She did. We talked it over the next time she worked and our relationship was strengthened because of it. It was a lesson learned, and one I’ve been thinking a lot about. Growing up I never really received real apologies. Most of the confrontations I entered into where I was hurt were just swept under the rug and everyone pretended they had never happened. I’d taken this model and applied it to my own confrontations. Except when healthy, functional people are involved? We can’t just sweep it under the rug and pretend it never happened. Pretending it never happened harbors resentment and resentment straight out sucks. It is better to apologize and admit, honestly, that sometimes I can be wrong. Even if I can justify my actions, justification isn’t worth the price of a broken friendship.

Bob Goff says we should give ourselves three tickets every year for three big mess-ups. They’re our ticket to let it go. However, there’s a caveat – we can’t just let it go if the mess-up hurts a relationship. If someone else is going to be hurt then there’s no get out of jail free card. There’s just admitting I can be an asshole, owning the hurt I’ve caused, and moving forward in the light of forgiveness.

Louis CK says, rather profoundly, “Self-love is a good thing but self-awareness is more important. You need to once in a while go ‘uh, I’m kind of an asshole.’”

We’re all going to be jerks in our lives, and there’s no weakness in sitting down and admitting it. If anything, it opens up the lines of communication with those we may have hurt. Personal justification is not worth the destruction of personal relationships. Be quick to apologize, but do so meaningfully. I have a feeling it will change your relationships for the better.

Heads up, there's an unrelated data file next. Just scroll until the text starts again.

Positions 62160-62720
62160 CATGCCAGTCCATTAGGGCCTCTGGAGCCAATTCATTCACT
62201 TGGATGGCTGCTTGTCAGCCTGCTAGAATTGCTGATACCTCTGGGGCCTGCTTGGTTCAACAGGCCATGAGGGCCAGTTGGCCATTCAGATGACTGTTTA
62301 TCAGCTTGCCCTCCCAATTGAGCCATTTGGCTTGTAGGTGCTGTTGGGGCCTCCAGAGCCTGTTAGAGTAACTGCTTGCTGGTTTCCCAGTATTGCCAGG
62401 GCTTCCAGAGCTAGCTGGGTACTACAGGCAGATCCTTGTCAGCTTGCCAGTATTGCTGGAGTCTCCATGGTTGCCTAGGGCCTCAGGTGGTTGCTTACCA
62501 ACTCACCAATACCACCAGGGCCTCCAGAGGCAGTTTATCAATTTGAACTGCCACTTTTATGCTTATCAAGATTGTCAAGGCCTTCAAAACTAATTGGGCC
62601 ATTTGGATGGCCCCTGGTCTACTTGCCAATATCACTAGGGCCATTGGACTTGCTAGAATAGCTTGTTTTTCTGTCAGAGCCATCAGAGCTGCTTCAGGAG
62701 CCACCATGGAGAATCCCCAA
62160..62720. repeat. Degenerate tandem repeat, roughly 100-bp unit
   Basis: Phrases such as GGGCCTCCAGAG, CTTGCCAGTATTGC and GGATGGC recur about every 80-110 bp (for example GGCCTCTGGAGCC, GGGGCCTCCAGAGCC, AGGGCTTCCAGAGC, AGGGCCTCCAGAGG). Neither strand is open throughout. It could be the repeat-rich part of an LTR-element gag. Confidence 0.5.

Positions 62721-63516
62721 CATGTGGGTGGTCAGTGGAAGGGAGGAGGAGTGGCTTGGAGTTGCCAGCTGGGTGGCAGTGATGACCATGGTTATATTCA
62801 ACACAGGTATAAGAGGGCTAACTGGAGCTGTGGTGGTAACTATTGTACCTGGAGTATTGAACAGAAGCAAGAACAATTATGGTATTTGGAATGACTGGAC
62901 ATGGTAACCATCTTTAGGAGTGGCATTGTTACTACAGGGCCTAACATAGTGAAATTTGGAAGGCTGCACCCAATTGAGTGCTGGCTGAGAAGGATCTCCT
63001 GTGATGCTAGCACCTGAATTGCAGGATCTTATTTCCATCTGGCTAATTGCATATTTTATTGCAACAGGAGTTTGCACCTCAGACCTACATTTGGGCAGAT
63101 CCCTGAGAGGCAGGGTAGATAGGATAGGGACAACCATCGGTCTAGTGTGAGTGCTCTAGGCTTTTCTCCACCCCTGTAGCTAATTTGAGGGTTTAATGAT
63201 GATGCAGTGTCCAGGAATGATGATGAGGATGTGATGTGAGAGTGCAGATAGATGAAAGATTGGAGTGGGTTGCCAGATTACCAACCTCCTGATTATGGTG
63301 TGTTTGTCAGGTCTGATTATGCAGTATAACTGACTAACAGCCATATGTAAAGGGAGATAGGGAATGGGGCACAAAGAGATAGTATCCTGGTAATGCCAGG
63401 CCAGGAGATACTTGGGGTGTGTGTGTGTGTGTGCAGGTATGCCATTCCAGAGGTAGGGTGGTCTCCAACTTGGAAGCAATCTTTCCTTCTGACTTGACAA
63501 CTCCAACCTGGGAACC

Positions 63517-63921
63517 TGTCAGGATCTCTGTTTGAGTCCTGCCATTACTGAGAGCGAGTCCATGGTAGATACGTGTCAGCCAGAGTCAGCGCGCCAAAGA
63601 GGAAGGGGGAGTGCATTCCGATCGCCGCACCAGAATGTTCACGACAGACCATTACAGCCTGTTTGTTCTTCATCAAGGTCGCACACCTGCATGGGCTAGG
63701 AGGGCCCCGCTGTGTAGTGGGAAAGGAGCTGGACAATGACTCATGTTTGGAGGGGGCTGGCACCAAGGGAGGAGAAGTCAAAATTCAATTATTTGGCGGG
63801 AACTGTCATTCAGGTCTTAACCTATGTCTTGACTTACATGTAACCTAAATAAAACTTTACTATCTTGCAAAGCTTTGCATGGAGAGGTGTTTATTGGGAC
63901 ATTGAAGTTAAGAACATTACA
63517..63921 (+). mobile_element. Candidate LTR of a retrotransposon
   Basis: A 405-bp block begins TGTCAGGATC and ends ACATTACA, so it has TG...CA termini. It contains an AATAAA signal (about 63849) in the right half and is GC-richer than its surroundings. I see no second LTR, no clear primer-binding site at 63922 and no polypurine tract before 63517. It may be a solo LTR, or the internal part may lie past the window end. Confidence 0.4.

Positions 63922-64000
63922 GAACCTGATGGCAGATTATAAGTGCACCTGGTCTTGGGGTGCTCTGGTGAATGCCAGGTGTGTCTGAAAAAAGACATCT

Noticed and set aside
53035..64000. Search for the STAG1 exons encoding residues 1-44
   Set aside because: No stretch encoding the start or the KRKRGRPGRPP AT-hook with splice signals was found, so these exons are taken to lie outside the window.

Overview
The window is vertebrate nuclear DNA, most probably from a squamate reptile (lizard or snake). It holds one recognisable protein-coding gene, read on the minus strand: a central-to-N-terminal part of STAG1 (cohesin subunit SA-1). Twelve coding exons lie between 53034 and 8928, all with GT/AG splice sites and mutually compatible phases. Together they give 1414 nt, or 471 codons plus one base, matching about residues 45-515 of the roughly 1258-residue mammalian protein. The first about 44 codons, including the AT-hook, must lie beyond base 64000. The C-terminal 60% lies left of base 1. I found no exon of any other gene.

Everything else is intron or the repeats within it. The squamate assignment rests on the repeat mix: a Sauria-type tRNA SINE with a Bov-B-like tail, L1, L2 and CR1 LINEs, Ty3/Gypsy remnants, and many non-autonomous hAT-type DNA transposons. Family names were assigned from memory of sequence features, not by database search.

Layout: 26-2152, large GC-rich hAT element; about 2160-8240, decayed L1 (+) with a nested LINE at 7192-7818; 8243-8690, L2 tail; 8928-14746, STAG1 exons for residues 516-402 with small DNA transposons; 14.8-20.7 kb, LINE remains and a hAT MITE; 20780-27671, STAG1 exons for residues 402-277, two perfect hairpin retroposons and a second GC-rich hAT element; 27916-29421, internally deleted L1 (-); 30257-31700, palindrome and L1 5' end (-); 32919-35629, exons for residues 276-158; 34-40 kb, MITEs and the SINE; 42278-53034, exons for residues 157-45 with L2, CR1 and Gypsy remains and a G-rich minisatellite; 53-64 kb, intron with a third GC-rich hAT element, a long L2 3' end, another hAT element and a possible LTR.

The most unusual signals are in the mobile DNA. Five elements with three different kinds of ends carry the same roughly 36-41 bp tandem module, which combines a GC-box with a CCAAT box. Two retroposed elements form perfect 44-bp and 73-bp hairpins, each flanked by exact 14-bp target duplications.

When it all falls apart

What do you do when you’ve let yourself slide back into who you were?

What do you do when the supports you were used to vanish and you feel like you’re failing on your own?

When you’re drowning, when life is uncertain, when everything feels like it is falling apart, what is it exactly you should do?

You pick yourself up, dust yourself off, and remember that it is a new day and another chance to make a different choice; a better choice.

In the end, I’ve learned that I am my best advocate and when I stop advocating for myself and allow myself to fall into a hole, the hole just gets deeper and deeper. Even the people who reach out, who notice I’m digging the hole, who throw down a rope and say, “hey, grab on!” can’t do anything more than wait for me to take hold and pull myself up to the level where they can assist.